The Biggert-Waters bill addresses the problems of the National Flood Insurance Program in the abstract, but it doesn’t address the problems that actually manifested on the ground when the NFIP went into action. Entrenched inequality, the glacial pace of disbursement, the difficulty of navigating the bureaucratic ocean - these problems were enough to sink families after the storm - if they were eligible for flood insurance in the first place. So what is the point of having the NFIP anyway, when so much of it is apparently broken?
Posts tagged ‘politics’
This event is part of the Institute for Public Knowledge’s Public Forum Series on Sandy, Climate Change and the Future of New York City, organized with the Marron Institute on Cities and the Urban Environment.
This Public Forum will address Occupy Sandy and Emerging Forms of Social Organization. By a number of accounts, many neighborhoods in the immediate aftermath of Hurricane Sandy experienced confusion, disorganization, and a lack of engagement by city, state, or federal government agencies or traditional civil society groups. Occupy Sandy, however, in coordination with local neighborhood organizations, proved to be nimble, effective, and fast acting to help with the distribution of supplies and cleanup, and they continue to be deeply involved as neighborhoods are making decisions about rebuilding. What worked, what didn’t, and how are the ways in which people are organizing themselves shaping their ability to have an impact on communities? How can New Yorkers organize to effectively tackle the realities of decades of rising temperatures, moving flood lines, and intensifying storms?
Nicholas Mirzoeff is a visual culture theorist and professor in the Department of Media, Culture and Communication at New York University. He is currently working with OWS and Occupy Sandy, and on a project on the visual culture of climate change in conjunction with the not-for-profit Islands First.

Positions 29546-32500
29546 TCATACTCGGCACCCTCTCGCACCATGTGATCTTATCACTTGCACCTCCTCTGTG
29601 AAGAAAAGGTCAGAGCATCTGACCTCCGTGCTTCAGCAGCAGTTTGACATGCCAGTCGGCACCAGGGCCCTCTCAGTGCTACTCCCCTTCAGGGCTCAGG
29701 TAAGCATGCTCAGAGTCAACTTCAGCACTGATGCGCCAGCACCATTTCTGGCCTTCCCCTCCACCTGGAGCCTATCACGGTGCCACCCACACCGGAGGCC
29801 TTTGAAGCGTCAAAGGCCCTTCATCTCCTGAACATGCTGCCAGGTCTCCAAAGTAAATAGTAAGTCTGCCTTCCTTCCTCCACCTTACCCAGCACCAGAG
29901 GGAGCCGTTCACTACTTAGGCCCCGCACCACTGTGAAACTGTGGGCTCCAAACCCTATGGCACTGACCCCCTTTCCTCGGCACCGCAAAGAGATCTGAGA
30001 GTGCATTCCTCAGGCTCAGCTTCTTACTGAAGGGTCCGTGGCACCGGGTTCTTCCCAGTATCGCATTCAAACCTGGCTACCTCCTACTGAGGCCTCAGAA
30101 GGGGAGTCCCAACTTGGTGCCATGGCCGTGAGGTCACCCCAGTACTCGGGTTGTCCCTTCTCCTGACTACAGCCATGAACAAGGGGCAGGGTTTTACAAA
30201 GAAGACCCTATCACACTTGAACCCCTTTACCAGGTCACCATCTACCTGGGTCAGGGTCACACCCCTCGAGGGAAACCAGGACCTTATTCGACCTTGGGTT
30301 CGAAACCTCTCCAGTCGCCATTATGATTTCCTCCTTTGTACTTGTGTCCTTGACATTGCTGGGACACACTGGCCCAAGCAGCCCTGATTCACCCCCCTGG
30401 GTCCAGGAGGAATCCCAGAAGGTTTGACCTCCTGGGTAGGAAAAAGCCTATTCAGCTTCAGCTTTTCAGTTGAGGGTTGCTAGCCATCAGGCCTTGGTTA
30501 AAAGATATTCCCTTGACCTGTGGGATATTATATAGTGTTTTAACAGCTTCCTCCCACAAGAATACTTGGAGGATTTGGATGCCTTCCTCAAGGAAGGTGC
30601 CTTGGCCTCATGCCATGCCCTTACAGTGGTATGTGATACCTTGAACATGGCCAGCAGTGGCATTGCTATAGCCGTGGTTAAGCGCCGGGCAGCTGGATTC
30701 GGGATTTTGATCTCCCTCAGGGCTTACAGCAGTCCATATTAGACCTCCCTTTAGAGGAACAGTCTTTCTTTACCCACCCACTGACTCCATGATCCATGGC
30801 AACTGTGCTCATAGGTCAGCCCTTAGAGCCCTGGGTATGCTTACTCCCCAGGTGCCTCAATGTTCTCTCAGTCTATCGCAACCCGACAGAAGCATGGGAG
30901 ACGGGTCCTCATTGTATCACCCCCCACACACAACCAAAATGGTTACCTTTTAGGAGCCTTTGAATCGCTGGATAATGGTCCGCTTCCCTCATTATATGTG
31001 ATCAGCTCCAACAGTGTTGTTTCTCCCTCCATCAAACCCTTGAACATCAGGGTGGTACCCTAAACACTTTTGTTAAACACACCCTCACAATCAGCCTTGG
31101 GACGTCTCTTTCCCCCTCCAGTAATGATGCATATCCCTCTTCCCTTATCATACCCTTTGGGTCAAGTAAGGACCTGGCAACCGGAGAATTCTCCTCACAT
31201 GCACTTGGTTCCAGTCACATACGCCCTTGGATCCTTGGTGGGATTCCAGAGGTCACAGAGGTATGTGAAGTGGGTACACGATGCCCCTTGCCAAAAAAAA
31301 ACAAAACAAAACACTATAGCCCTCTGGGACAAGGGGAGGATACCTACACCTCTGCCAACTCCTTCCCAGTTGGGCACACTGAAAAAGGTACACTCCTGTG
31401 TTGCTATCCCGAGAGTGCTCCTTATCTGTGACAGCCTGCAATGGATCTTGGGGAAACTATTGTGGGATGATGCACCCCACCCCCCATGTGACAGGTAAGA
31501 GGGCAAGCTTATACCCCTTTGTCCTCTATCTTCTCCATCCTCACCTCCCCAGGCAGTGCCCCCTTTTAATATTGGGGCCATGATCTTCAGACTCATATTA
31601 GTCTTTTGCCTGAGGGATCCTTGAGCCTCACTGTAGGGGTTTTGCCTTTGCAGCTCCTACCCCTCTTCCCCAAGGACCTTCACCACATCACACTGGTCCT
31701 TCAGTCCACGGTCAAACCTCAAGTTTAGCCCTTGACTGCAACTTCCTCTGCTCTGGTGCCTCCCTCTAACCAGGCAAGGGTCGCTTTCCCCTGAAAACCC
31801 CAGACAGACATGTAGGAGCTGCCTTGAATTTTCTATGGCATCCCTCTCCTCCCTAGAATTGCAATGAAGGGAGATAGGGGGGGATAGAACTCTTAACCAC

Michael Ralph earned his Ph.D. in the Department of Anthropology at the University of Chicago and taught briefly in the Cornell University Department of Anthropology before joining the Department of Social and Cultural Analysis at New York University. Michael is a historical anthropologist who works on crime, citizenship, and sovereignty in Senegal and the Atlantic world, more broadly, and is a member of Occupy the SEC.
Andrew Ross is Professor of Social and Cultural Analysis at NYU, and the author of many books, including, most recently, Bird on Fire: Lessons from the World’s Least Sustainable City. He is also an organizer with Strike Debt.
The Superstorm Research Lab (SRL) will be represented by Max Liboiron, a postdoctoral fellow in the Department of Media, Culture, and Communication at New York University with the Intel Science and Technology Center for Social Computing. She is currently researching theories of scale in relation to environmental action, and, with the SRL, investigating “The Storm as a State Project.”
Harvey Molotch (moderator) is Professor of Sociology and Metropolitan Studies at New York University where he conducts research on issues of city growth and urban security as well as on product design and development. He has also researched issues in news media, the sociology of art, neighborhood racial integration, and the sociology of the environment.
The aim of this series is to engage scholars across New York University to think broadly about Superstorm Sandy, climate change, and the future of our city. All events in the series are free and open to the public, and feature scholars from a variety of departments, including Environmental Studies; Urban Planning; Sociology; Photography; Media, Culture, and Communication; Interactive Telecommunications; and Metropolitan Studies. The series is building off the conversation started at an IPK public forum in December 2012.
The Institute for Public Knowledge (IPK) brings theoretically serious scholarship to bear on major public issues. Located at NYU, it nurtures collaboration among social researchers in New York and around the world. It builds bridges between university-based researchers and organizations pursuing practical action.
NYU’s Marron Institute on Cities and the Urban Environment is a new University-wide effort to advance interdisciplinary and international research and teaching on cities and the urban environment.
photo: Sam Horine 2012